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Monday, October 24, 2016

OMSA Applauds Coast Guard Authorization Act

July 6, 2006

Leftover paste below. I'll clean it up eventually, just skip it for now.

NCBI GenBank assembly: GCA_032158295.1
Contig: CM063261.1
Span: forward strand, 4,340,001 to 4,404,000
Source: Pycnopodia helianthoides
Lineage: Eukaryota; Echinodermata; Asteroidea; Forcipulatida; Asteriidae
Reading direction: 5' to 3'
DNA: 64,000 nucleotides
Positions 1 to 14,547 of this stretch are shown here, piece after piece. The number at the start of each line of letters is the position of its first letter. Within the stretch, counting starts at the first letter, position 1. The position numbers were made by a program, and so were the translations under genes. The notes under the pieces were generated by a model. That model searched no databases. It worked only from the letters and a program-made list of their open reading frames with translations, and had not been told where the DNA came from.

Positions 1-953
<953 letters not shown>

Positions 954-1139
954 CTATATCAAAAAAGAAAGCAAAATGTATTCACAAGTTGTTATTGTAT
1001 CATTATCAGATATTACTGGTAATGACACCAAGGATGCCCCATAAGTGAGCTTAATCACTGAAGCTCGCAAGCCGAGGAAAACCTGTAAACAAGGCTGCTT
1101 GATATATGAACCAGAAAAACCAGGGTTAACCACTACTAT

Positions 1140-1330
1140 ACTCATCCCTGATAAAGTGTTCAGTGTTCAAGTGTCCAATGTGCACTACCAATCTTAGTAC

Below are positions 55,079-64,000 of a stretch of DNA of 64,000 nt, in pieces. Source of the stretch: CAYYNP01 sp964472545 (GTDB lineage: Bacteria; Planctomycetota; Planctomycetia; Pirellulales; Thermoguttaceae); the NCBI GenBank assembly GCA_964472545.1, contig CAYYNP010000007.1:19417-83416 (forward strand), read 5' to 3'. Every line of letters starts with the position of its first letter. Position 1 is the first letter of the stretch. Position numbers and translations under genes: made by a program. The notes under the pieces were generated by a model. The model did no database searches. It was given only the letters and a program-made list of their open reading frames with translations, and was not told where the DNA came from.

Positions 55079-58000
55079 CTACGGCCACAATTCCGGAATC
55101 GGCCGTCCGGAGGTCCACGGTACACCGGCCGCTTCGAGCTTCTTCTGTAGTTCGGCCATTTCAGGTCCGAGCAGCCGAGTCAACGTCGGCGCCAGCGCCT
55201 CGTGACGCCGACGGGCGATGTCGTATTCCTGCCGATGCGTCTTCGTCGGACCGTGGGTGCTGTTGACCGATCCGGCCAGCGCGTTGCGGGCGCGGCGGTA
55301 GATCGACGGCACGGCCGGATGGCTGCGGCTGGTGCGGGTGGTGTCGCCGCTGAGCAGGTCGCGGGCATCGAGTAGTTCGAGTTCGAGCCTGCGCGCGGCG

The Offshore Marine Service Association (OMSA) applauds Congress for its passage of the Coast Guard and Maritime Transportation Act of 2006 (HR 889), which contains a number of key provisions designed to help the offshore maritime sector address licensing concerns and potential threats to the Jones Act, the series of laws that require vessels that operate between ports in the United States be owned, built and operated by Americans. The final conference report on the bill was passed by the House of Representatives on June 27 and by the Senate on June 28. The bill contains a provision that would allow the Coast Guard to extend mariner licenses that are set to expire. The extension can last until April of 2007, although it will be up to the Coast Guard to determine how long each extension will last. Hurricane Katrina destroyed the Coast Guard’s Regional Examination Center in New Orleans and, since then, mariners have faced extreme delays in the processing of license and documentation applications. In the cases of mariners who were up for license renewals, these delays have, at times, meant that their licenses expired before their paperwork was processed, making it impossible to begin work. On the Jones Act front, Congress passed two provisions that help protect U.S.-flag vessels, especially those working in support of the offshore oil and gas industry. In the first provision, Congress granted the Coast Guard authority to require information and documents from foreign mortgage-holders to ensure that foreign companies do not control U.S.-flag vessels protected by the Jones Act. In addition, Congress included one provision disallowing foreign flag vessels to move anchors, set mooring lines or deliver supplies to mobile offshore drilling units (MODUs) operating in U.S. waters. Through a long-standing loophole in the Jones Act, foreign vessels were able to do jobs involving MODUs in U.S. waters. Specifically, if a MODU was not actively engaged in drilling, it could use foreign vessels to set anchors and mooring systems and even carry supplies back and forth from U.S. ports. Congress recognized that this created a grey area that allowed foreign vessels to expand their work in U.S. waters. The Coast Guard Bill provision makes clear that vessel work that could only be done by Jones Act vessels in the past is still only open to Jones Act vessels under this law.

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